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While the bill has broad support, some members of the victim advocacy community – including the New Hampshire Coalition Against Domestic and Sexual Violence – said they can’t fully endorse the proposal. The coalition supports the regulation and oversight of visitation centers but it opposes the use of state tax dollars to fund their expansion in New Hampshire.
“We feel that the establishment of 10 brick-and-mortar visitation centers across the state sends the wrong message to courts: that the rights of a violent parent supersede a child’s physical and emotional right to safety,” said Amanda Grady Sexton, the coalition’s public affairs director.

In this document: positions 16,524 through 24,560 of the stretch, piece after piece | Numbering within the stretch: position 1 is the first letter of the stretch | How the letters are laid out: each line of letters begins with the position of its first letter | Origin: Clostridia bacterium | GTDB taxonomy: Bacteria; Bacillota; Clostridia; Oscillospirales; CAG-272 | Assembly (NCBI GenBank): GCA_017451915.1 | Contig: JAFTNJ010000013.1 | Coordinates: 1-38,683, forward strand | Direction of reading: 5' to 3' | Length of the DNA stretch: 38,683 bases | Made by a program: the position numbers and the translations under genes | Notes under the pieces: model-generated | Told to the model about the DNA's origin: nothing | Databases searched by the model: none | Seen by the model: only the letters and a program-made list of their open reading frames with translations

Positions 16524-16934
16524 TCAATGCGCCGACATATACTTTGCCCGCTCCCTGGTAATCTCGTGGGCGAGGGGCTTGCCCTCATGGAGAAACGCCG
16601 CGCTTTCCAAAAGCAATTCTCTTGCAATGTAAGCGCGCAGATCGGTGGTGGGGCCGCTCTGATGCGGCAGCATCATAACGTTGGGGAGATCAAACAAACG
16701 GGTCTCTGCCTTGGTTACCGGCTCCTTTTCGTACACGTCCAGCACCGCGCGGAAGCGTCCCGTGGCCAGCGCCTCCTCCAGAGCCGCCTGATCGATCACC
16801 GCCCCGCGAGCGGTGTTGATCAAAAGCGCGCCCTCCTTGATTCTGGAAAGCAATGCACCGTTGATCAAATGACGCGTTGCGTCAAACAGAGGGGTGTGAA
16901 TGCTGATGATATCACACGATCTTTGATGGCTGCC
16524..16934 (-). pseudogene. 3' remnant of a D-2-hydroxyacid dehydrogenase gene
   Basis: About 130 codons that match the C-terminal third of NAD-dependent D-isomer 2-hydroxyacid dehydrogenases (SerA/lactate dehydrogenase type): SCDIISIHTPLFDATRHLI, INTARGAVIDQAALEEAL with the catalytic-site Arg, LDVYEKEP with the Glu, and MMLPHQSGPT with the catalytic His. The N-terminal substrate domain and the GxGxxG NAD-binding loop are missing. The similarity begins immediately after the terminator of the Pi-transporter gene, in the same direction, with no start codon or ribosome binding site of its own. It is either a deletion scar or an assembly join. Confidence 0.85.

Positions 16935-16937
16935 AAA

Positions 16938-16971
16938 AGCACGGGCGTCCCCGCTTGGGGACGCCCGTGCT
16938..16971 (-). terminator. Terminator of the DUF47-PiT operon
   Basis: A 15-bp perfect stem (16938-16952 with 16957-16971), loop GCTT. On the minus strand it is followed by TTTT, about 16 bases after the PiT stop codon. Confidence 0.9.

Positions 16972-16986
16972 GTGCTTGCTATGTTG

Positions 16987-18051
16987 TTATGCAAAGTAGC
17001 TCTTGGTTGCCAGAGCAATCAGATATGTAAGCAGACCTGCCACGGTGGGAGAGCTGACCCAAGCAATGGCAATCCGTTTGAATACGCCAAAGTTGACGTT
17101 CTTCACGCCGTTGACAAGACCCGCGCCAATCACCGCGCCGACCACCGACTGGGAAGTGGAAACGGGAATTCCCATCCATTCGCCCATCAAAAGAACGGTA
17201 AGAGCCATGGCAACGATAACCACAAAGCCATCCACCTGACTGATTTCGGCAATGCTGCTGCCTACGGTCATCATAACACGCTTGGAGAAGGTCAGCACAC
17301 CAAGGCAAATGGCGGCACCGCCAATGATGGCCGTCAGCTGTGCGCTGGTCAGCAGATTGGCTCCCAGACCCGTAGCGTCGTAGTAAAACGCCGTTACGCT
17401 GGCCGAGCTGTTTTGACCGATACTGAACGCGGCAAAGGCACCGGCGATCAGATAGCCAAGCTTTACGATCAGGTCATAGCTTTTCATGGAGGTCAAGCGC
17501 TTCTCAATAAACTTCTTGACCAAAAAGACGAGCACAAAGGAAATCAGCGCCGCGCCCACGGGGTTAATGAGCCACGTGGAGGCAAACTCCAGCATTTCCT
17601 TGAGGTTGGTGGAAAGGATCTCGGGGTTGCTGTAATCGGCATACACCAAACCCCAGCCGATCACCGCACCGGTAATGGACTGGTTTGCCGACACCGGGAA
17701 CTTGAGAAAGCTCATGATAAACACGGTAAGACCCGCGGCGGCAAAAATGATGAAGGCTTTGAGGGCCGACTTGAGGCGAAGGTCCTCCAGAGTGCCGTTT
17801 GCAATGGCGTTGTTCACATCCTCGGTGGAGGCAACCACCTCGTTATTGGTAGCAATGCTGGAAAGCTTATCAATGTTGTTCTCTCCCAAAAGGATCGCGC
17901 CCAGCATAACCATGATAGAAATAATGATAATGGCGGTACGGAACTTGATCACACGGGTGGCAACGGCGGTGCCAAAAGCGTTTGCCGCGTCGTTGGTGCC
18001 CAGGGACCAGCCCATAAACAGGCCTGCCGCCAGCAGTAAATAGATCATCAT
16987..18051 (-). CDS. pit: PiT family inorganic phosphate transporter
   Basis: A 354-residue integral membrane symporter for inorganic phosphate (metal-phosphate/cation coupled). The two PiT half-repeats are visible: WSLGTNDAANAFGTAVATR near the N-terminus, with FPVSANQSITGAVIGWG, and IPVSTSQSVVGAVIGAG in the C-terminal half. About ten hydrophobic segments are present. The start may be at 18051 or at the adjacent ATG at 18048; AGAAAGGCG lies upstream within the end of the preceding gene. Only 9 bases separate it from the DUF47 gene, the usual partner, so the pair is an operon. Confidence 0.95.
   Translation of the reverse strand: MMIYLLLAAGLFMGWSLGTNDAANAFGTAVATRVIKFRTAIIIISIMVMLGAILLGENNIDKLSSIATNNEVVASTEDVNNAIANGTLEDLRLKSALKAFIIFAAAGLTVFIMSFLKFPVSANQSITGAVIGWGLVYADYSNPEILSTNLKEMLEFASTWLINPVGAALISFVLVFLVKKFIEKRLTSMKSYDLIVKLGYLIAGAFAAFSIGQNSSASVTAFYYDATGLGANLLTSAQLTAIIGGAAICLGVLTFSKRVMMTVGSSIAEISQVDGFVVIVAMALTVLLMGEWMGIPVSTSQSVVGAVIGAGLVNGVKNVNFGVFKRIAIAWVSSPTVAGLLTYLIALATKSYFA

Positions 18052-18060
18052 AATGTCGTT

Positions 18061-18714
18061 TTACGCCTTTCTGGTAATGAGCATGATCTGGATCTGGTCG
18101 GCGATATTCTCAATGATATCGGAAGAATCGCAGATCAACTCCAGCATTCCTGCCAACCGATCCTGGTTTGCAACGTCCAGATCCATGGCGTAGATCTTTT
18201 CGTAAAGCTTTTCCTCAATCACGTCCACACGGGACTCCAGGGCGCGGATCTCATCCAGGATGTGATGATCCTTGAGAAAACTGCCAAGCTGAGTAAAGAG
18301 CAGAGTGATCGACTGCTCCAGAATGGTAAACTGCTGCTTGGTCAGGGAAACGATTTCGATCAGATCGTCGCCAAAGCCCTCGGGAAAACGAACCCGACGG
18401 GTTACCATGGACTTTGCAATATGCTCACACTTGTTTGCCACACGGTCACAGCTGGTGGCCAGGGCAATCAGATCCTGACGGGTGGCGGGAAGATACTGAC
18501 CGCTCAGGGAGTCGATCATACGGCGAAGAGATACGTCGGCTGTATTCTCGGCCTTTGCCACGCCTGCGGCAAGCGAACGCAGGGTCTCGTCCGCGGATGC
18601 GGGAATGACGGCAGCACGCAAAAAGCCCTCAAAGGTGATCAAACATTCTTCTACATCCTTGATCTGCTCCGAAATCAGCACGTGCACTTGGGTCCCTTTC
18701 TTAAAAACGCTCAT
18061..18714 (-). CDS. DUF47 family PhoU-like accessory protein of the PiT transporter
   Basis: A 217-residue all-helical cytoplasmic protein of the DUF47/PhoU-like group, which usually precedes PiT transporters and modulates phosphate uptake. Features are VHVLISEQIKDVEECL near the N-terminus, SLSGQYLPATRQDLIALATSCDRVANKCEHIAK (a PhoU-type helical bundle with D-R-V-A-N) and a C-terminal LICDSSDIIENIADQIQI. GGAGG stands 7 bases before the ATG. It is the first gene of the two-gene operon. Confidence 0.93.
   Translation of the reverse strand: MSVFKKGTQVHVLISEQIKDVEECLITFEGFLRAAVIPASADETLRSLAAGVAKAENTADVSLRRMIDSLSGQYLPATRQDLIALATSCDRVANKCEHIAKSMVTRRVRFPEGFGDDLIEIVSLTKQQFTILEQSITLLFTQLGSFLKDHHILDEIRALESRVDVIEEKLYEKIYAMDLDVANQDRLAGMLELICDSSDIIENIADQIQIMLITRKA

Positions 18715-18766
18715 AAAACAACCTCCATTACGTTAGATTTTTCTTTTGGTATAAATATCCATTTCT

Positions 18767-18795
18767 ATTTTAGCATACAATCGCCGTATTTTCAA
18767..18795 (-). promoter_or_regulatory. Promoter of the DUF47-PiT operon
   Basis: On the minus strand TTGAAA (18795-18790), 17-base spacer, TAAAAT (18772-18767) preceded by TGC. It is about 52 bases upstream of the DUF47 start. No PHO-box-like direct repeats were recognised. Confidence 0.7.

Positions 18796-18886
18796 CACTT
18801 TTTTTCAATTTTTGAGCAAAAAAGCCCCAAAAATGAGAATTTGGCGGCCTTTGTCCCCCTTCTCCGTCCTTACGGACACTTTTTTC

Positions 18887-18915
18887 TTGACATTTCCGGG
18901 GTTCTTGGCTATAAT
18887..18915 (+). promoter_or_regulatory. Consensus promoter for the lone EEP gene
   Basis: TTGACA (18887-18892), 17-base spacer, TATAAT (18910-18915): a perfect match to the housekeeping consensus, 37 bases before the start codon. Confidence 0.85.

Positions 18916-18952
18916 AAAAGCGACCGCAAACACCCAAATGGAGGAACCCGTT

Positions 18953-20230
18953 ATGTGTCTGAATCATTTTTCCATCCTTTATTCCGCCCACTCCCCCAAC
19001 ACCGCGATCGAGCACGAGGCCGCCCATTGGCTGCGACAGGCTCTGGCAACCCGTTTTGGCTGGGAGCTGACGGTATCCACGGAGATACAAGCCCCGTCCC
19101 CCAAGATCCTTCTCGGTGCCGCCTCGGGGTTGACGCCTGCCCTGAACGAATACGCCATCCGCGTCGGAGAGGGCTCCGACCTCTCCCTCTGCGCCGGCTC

Instead, she said, the coalition believes in strengthening the state’s existing child protection laws to ensure mechanisms are in place so that an abusive parent is held accountable prior to being granted visitation or custody rights.
“Officer Baxter’s example of a man coming to a visitation center with a loaded gun is exactly why I oppose this bill,” said Massachusetts attorney Karen McCall, who worked in legal services in New Hampshire and, at one time, the coalition. “Expanding supervised visitation centers is a green light to the judicial system to feel like they have a safe place to send people who have no business being around their children.”